Throughout the year we are faced with stark reminders of fertility struggles, whether it be a family holiday period such as Xmas or Easter or a significant day to celebrate being a father or a mother.
Mother’s Day can be a joyous and beautiful occasion for some, but it can also be an extremely hard time for some patients. It can be a heartbreaking reminder to those who are struggling with fertility or have experienced a pregnancy loss.
While there is no way to stop the clock or skip the day altogether, we can offer some suggestions for how you choose to spend this time and provide some helpful strategies that may help you cope.
1. Take a digital break
Taking a break from social media can be greatly beneficial to your headspace during this time. In the lead up, you will more than likely come across Mother’s Day cards, gift guides and advertisements.
At the rate the world is traveling, the lead up could be as early as March in some stores. While there is nothing you can physically do to avoid seeing this, other than to steer clear of the shops altogether, there’s no reason why you can’t escape it online.
It’s important to remain proactive during this time and as such, taking that step to turn off social media for a few days and removing yourself from situations you may find challenging is essential for your mental health during this time.
2. Remember you are not alone
Infertility can often make you feel isolated and alone, especially when you are surrounded by friends and family who seem to fall pregnant so easily.
Times of the year such as Mother’s Day can make you feel even more isolated, however it’s important to understand and know that you are not alone in this difficult journey. One in six couples will experience infertility problems in their lifetime and there will be many others who will be feeling the same as you today.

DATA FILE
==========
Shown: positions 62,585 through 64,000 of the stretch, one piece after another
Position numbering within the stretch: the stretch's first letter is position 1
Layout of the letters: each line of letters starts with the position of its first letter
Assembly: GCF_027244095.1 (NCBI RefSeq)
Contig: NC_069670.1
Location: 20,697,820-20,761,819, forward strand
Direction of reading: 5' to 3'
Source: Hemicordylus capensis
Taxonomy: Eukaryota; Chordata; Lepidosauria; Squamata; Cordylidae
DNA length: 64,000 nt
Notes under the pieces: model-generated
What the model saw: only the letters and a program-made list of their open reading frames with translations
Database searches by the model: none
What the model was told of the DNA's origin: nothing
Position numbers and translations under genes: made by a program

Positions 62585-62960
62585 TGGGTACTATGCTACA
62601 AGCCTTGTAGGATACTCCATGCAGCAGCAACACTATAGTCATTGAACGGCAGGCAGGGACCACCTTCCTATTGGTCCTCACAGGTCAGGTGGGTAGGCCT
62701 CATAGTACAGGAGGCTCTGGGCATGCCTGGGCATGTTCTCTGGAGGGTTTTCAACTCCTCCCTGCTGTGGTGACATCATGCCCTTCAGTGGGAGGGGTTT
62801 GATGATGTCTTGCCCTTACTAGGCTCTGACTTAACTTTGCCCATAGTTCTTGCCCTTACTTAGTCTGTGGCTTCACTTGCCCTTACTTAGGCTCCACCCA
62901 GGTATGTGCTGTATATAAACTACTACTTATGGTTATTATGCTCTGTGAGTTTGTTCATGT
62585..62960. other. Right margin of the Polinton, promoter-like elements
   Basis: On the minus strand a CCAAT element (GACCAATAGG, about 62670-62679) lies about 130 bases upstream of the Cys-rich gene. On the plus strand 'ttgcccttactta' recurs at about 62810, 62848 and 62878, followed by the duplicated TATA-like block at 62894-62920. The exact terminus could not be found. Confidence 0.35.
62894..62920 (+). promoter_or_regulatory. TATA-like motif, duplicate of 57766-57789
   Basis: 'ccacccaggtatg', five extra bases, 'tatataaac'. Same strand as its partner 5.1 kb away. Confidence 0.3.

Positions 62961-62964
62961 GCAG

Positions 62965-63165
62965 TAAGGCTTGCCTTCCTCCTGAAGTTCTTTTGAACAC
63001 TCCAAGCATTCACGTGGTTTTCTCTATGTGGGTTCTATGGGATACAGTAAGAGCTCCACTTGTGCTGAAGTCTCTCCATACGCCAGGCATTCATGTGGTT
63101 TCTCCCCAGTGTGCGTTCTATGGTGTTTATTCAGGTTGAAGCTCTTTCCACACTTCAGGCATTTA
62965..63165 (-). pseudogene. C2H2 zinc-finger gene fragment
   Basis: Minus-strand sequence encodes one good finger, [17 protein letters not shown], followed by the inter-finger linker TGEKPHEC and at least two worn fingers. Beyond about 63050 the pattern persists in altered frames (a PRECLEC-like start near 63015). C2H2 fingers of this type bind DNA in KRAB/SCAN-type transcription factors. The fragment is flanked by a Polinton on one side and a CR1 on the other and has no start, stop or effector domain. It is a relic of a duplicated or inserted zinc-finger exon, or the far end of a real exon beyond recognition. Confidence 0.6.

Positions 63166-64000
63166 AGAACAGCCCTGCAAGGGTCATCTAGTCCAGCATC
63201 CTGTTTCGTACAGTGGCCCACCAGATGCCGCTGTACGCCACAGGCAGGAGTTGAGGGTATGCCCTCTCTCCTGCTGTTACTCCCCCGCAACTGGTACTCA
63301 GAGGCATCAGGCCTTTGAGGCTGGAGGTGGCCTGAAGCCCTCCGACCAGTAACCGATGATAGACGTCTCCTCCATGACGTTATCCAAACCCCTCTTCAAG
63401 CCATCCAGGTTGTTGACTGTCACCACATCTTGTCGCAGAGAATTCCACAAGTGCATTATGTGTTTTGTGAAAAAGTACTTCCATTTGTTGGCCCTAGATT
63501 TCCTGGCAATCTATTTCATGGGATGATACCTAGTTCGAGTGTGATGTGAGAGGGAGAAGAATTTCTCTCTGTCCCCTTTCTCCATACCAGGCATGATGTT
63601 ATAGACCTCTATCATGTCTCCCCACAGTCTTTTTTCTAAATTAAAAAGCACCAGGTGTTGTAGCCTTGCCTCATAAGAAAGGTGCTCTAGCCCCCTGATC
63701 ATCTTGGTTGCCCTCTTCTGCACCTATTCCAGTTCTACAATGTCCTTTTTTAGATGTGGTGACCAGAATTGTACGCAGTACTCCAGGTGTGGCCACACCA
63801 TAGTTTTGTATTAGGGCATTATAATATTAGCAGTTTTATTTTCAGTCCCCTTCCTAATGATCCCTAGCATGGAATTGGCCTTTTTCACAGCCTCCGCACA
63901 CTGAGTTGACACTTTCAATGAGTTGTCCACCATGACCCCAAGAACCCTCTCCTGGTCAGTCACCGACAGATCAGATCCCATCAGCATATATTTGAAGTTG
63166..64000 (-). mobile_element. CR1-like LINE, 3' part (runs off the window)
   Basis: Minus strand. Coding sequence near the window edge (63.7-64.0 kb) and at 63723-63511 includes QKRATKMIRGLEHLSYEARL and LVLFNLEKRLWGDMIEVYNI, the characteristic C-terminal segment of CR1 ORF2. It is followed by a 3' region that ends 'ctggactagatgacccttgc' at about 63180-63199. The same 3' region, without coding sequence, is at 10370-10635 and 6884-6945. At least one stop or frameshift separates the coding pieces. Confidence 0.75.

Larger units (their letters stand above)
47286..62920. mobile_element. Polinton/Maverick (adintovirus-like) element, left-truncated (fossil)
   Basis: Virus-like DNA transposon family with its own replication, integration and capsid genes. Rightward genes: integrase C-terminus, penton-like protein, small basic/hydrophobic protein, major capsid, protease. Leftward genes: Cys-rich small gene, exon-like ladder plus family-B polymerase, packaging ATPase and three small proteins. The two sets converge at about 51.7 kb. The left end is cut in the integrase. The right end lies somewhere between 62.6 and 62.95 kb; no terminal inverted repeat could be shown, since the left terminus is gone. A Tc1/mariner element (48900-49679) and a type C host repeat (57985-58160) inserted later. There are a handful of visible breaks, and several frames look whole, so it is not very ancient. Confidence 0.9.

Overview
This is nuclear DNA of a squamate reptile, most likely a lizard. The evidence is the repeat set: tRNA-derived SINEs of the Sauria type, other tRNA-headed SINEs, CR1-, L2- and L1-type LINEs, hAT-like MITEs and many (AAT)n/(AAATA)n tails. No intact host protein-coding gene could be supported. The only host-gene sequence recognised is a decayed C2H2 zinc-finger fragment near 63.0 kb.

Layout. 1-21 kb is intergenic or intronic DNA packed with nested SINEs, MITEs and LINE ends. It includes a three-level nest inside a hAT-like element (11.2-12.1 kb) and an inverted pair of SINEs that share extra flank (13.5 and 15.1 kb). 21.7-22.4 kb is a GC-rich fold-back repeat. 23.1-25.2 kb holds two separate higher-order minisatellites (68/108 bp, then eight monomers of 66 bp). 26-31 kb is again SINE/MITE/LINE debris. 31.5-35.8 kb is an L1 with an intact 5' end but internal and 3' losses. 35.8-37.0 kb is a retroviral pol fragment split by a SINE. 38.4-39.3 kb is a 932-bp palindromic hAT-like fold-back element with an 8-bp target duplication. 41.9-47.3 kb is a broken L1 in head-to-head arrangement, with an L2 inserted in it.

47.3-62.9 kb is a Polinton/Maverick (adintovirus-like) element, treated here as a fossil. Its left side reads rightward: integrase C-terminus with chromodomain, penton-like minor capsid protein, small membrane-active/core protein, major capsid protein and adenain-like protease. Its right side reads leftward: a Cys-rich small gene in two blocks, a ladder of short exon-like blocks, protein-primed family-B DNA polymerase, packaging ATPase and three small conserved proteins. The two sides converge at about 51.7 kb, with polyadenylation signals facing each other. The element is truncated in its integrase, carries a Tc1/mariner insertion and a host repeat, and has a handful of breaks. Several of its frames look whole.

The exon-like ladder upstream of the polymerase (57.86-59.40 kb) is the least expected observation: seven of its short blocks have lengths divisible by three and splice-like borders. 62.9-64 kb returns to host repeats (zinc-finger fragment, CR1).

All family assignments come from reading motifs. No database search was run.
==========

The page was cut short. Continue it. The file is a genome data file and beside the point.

Speaking to one of your highly qualified counsellors, joining a supportive online fertility community or even taking the time to speak to a compassionate friend of family member may help you to feel more connected and understood.
3. It’s ok to not be ok
During this time, you may struggle and feel sad, and that’s completely okay. You may feel resentful, angry, frustrated and these feelings are completely normal. It’s important to acknowledge that no one expects you to pretend you’re not hurting or that you’re not struggling.
You might feel that reaching out to someone for support may help, you may also feel that curling up under the doona and binge watching something to take your mind off the day also helps. It’s okay to reach out, it’s okay to cry and it’s okay if you want to switch off for the day and spend it by yourself. Regardless of how you spend the day, please remember that your mental health is important.
For more tips and advice, consider making an appointment to speak to one of Fertility First’s counsellors. Alternatively, for more information and advice about infertility, and the availability of support services, check out Access Australia.
4. Empowerment and Mindfulness
One significant part of the fertility journey that many struggle with is the loss of control.
While many of us feel in control of our daily lives, whether that be work, your daily activities and friendship groups, facing the prospect of having this power taken away from you as you embark on your fertility journey can be unsettling.
How can you overcome this? Reclaiming your sense of empowerment can be as simple as doing what you want that day rather than fulfilling the expectations of others. It is important to own your day and give yourself permission to be kind to yourself.